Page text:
• Attention

    Warning:

    This information may not apply to the current year. Check the content carefully to ensure it is applicable to your circumstances.

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    Road transport

    Attention

    Warning:

    This information may not apply to the current year. Check the content carefully to ensure it is applicable to your circumstances.

    End of attention
    Attention

    For the current and previous years' rates for heavy vehicles travelling on public roads, refer to Fuel tax credit rates and eligible fuels.

    For fuel you acquired from 1 July 2012 to 30 June 2014 and used:

    • in heavy vehicles for travelling on public roads, you need to use the rate in effect at the beginning of the tax period covered by your BAS (from 1 July 2014, rates will change regularly and you will need to use the rate in effect when you acquired the fuel)
    • to power auxiliary equipment of a heavy vehicle travelling on public roads, you need to use the rate in effect on the day you acquired the fuel.

    If your activity is not listed here, such as fuel used in a vehicle on a private road, it may be eligible under another activity with a different fuel tax credit rate.

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    Heavy vehicles are those vehicles that have a GVM greater than 4.5 tonnes. Diesel vehicles acquired before 1 July 2006 can equal 4.5 tonnes GVM.

    The GVM of a vehicle is the GVM accepted by the authority that registered the vehicle. Trailers cannot be included in the GVM of a rigid vehicle. For prime movers, the GVM is the gross combination mass – that is, the mass of the vehicle and the trailer.

    You can claim fuel tax credits for taxable fuels you use in a heavy vehicle, including emergency vehicles, travelling on public roads if the vehicle meets all the following conditions:

    • it is used in carrying on a business
    • it has a GVM greater than 4.5 tonnes – diesel vehicles acquired before 1 July 2006 can equal 4.5 tonnes GVM
    • diesel vehicles meet any one of the environmental criteria, refer to Heavy vehicles.

    The rate you use when working out your fuel tax credit amounts depends on the fuel used and whether you use it:

    Find out more

    End of find out more
    Fuel used for travelling on public roads

    Fuel is used for travelling when it is used for:

    • propelling the vehicle along the public road, including stopping or idling in the course of the journey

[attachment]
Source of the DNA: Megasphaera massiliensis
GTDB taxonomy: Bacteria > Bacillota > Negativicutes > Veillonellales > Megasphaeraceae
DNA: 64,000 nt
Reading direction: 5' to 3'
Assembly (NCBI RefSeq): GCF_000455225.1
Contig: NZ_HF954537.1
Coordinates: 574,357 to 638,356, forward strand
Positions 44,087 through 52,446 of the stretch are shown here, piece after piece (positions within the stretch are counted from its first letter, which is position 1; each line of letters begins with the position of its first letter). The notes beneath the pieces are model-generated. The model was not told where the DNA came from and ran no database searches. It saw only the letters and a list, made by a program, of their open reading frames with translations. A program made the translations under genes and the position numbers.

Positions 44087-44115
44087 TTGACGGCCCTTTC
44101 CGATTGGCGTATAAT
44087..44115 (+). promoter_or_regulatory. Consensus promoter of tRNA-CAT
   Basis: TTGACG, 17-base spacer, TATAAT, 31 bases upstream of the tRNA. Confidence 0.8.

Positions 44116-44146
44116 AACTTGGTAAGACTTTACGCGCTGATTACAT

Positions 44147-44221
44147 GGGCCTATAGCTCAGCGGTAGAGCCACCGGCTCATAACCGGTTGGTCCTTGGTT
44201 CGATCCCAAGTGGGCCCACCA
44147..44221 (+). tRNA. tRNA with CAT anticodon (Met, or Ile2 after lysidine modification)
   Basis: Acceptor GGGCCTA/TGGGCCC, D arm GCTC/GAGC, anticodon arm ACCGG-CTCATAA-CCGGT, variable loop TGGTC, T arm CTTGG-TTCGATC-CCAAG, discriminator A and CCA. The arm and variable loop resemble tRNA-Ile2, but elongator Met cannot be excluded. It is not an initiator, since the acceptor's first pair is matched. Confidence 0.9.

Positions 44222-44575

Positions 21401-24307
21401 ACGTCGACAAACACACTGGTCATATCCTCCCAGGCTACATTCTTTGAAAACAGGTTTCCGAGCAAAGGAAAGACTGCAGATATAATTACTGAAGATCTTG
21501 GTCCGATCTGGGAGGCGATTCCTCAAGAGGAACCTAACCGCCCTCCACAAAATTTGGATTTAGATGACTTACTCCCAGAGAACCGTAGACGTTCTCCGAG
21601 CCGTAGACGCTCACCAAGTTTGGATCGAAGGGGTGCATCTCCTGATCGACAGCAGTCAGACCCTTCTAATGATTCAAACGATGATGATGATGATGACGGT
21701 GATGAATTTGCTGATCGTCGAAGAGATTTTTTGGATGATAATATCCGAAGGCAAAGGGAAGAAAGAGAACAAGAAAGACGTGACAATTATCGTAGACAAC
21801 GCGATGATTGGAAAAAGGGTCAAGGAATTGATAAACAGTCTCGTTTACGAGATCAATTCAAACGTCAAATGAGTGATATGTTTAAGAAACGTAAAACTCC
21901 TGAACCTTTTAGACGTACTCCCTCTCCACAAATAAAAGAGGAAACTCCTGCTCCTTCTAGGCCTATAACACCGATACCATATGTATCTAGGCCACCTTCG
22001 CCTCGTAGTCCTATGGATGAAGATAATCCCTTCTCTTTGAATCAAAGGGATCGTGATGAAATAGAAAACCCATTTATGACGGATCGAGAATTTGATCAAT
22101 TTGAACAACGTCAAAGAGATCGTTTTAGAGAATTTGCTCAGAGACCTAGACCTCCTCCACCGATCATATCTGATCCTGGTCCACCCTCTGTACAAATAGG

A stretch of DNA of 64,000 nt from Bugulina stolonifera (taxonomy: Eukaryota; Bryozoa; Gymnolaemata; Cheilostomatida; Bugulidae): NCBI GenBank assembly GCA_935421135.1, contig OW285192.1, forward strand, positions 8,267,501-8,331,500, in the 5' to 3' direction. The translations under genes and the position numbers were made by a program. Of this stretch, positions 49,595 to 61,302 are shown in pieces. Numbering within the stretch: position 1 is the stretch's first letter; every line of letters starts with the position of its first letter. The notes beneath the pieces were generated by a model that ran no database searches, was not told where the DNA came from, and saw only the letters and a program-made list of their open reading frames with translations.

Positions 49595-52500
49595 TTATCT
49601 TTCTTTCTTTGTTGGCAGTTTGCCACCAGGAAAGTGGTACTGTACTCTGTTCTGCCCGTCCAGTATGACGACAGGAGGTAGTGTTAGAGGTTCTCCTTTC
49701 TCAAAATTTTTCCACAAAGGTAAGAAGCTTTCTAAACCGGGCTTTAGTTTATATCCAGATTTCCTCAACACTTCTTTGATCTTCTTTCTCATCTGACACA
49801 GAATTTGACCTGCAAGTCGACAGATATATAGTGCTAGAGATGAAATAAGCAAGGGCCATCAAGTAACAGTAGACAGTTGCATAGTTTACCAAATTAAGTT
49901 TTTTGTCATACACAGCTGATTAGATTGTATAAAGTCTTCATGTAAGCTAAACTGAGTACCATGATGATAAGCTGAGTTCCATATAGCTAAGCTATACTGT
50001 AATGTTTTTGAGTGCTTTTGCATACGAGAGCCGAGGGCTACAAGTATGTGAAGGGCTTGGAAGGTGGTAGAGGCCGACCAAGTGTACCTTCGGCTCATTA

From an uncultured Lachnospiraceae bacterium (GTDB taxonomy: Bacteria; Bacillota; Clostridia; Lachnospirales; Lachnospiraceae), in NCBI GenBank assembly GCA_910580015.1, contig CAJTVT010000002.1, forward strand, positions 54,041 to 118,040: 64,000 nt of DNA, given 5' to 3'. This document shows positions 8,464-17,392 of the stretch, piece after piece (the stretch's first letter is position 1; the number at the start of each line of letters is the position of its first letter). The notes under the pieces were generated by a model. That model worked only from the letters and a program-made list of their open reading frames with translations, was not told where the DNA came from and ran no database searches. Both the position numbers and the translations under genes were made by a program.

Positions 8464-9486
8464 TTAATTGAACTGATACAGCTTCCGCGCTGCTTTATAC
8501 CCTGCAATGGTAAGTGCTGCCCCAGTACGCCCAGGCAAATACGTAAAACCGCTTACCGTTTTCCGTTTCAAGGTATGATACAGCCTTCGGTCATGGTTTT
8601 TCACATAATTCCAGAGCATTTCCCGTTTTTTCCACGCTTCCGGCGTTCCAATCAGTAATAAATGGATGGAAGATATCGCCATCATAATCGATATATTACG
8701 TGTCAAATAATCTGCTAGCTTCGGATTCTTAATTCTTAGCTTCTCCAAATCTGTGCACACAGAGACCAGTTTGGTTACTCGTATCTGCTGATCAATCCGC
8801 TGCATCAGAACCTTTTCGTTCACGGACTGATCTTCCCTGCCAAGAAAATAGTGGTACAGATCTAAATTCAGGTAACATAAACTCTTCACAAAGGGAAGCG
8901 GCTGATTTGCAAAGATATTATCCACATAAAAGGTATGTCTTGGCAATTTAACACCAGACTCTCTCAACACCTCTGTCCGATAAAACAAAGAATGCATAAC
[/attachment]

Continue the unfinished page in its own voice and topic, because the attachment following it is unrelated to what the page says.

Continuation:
• powering the functions of the vehicle that are for the purpose of travelling, such as the use of lights, brakes, power-steering and windscreen wipers.

    The fuel tax credit rate for this fuel is reduced by the road user charge, which is subject to change. It was not reduced by the carbon charge, which applied from 1 July 2012 to 30 June 2014.

    It does not include fuel used for purposes unrelated to a vehicle's movement on a public road.

    Attention

    Transport gaseous fuels – that is, LPG, LNG or CNG – used in heavy vehicles for travelling on public roads are eligible for fuel tax credits. However, the road user charge currently reduces any fuel tax credits to nil for these fuels where it is used for travelling on a public road.

    You can convert the road user charge rate to cents per kilogram for LNG and CNG by multiplying it by 1.333.

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    Example: Road user charge

    Jim’s Removalists operates four 5-tonne diesel trucks. All the fuel Jim acquires for the trucks is used for travelling on public roads.

    In May 2013, Jim’s Removalists acquired 10,000 litres of diesel to use in their trucks. The fuel tax credit rate for heavy vehicles in May 2013 was 12.643 cents per litre – that is, 38.143 cents per litre, minus the road user charge of 25.5 cents per litre.

    When lodging his monthly BAS for May 2013, Jim’s fuel tax credit claim was $1,264. This was worked out by fuel acquired in May 2013 −

    10,000 litres × 12.643 cents per litre = $1,264.30.

    On 1 July 2013, the road user charge increased, which meant the fuel tax credit rate for heavy vehicles changed to 12.003 cents per litre.

    In July 2013, Jim’s Deliveries acquired another 10,000 litres of diesel. When lodging his monthly BAS for July 2013, Jim’s fuel tax credit claim was $1,200. This was worked out by fuel acquired in July 2013 −

    10,000 litres × 12.003 cents per litre = $1,200.30.

    End of example
    Fuel used to power auxiliary equipment

    Liquid or gaseous fuel you use to power auxiliary equipment of a heavy vehicle travelling on public roads is not reduced by the road user charge or the carbon charge. This fuel use is considered to be unrelated to a vehicle’s movement along a public road, such as powering:

    • the mixing barrel of a concrete truck
    • garbage bin lifters and compacting mechanisms of a garbage truck
    • the refrigeration unit of a vehicle that transports temperature-sensitive goods
    • the air-conditioning of a commercial bus or coach for passenger comfort
    • winches and towing equipment of a tow truck.

    The fuel that is used to power the auxiliary equipment may be sourced from a separate fuel tank or from the tank that fuels the main engine. The auxiliary equipment may also take its power from the main engine (known as 'power take-off’), which in turn increases the fuel used.

    Fuel used in auxiliary equipment does not include fuel you use in mobile equipment, such as forklifts and bobcats. This type of plant or equipment may be eligible under other off-road activities.

    Find out more

    •  Heavy vehicles  
    • FTR 2008/1External Link Fuel tax: vehicle's travel on a public road that is incidental to the vehicle's main use and the road user charge
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      Last modified: 19 Sep 2014QC 41272